Inuk- A Quest for Identity and Rebirth

On Thursday, March 16, 2017, “Inuk” played in Robertson Hall at Butler University. The film, part of the A New View Film Series, is a story both of Greenland’s struggle to balance tradition and modernity and of the universal quest for identity and rebirth after the deepest of wounds. The film is told through the lens of Inuk, an adolescent boy who lost his father to the ice at a very young age. Inuk and his mother now live in the city, but their lives are not any easier. They struggle to make enough money to eat and Inuk’s stepfather often gets drunk and beats him. The situation comes to a head when Inuk and his mother are called into a social worker’s office and the social worker tells Inuk’s mother that she will be taking Inuk away to a special home up North for children like him with hard lives at home.


At the home, we learn some about the backstories of the other adolescents. They all have one thing in common: they have suffered some kind of tragedy they are struggling to deal with. The woman who runs the home convinces some dogsled hunters to take the adolescents out on the ice with them to hunt seals, believing this will help the adolescents address their past and heal. However, Inuk seems to be hunting his ghosts more than seals. On the ice, Inuk is confronted with his past and begins the hard and long road to healing.


After the film, attendees skyped with the film’s director, Mike Magidson, and asked him questions about the film. The discussion began with an inquiry as to why Magidson wanted to tell this story about the people of Greenland and the children in the home. Magidson explained that he met a French anthropologist who had worked with the children’s home and had shared his experience with Magidson. Magidson was inspired to visit the area himself, and he decided the best way to tell the story of Greenland as a whole was to integrate the home to illustrate the struggles the people of Greenland face as they try to adapt to the changing world while still retaining their culture. While the story in the film itself is fabricated, it is the compilation of many stories and testimonies of the people of Greenland.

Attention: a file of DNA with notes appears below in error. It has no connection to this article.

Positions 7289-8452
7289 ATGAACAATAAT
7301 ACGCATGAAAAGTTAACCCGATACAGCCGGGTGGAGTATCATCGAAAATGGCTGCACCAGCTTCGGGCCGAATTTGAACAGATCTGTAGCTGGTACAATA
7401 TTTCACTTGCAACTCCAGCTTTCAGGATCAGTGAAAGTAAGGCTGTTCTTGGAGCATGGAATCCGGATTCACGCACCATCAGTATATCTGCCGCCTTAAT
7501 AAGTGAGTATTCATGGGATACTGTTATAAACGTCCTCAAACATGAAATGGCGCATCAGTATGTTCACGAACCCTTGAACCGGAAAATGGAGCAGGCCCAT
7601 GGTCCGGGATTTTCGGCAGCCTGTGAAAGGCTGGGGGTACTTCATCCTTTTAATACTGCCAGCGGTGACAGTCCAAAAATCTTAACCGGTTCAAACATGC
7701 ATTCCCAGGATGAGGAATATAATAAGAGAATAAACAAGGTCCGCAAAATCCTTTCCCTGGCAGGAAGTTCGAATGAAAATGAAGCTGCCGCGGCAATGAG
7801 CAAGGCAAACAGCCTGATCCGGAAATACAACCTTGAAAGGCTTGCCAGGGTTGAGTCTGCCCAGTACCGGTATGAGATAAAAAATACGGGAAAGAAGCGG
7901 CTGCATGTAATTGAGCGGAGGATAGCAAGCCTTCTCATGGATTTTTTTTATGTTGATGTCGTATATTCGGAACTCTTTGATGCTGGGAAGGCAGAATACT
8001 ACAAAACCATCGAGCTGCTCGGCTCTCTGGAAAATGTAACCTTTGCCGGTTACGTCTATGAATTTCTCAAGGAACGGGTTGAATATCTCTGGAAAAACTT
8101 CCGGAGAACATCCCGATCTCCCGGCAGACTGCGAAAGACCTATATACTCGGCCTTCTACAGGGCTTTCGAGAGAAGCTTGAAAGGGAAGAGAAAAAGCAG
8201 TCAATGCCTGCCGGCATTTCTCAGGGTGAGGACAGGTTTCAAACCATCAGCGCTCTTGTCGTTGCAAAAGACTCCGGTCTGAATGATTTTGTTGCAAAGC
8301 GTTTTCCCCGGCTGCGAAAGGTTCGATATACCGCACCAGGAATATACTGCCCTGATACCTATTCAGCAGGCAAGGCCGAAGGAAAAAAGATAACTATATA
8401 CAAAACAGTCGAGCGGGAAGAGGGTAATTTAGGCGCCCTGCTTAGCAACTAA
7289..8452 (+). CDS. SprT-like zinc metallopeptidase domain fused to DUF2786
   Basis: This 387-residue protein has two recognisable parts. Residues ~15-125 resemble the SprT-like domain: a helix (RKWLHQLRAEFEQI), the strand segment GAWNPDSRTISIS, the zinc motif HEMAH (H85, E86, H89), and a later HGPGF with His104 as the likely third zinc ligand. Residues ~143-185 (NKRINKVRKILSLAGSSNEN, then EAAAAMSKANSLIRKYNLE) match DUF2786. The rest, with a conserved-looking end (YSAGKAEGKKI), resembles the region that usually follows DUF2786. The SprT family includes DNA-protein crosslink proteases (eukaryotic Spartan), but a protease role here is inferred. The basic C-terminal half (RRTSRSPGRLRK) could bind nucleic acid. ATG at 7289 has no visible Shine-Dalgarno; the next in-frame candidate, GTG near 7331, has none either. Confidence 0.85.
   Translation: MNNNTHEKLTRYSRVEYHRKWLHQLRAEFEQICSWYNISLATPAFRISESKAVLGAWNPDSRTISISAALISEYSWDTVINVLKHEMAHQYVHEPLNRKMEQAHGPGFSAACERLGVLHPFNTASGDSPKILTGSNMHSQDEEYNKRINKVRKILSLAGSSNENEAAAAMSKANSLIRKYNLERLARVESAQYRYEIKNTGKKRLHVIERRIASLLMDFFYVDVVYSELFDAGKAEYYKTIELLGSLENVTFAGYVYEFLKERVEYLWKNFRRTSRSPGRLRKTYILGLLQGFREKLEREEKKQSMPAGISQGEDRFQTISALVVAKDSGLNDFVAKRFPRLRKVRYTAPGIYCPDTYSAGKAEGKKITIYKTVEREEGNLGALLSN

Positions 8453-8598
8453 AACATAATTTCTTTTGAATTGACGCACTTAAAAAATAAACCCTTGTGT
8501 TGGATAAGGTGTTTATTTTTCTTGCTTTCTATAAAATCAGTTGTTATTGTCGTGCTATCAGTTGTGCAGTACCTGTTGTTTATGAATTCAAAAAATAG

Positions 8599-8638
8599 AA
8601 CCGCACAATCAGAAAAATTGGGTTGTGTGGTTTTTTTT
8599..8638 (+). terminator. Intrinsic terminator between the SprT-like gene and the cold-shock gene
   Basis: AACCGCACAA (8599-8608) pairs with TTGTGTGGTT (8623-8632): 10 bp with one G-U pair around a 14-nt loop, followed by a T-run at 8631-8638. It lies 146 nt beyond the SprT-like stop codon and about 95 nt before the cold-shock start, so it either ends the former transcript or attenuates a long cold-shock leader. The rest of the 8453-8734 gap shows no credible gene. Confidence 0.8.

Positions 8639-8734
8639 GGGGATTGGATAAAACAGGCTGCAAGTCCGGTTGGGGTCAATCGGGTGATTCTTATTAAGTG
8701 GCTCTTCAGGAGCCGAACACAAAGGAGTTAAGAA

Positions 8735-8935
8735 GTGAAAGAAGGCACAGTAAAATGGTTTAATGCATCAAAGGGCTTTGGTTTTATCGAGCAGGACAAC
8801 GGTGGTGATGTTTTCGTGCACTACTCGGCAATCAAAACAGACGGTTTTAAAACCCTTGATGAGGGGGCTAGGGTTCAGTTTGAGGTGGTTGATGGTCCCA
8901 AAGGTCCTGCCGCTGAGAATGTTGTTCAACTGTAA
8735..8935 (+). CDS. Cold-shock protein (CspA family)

Community members inquired about how many Greenlanders still hunt on the ice and how global warming is affecting the community. Magidson explained that Greenland is constantly trying to adapt, and while there is not really a sense of loss and sadness as the old ways fade away, there are significantly less hunters that go out on the ice than in the past. Greenland has adapted to the culture of modernity and to global warming by expanding its economy to more fishing, but they are on the front lines of struggling with climate change. The ice has gotten worse over the years. As Magidson explained, it used to be that there would be several months of winter and solid ice, and now sometimes it is just weeks. The biggest problem arises when the ice is not solid enough for dog sled hunting, but is enough to make it very difficult for fishing boats. Just as in the movie, there is a struggle in Greenland to adapt to a new world that challenges and reshapes old traditions.


By: Elizabeth McGlone

Partners: Center for Interfaith Cooperation and Butler University’s Center for Faith and Vocation

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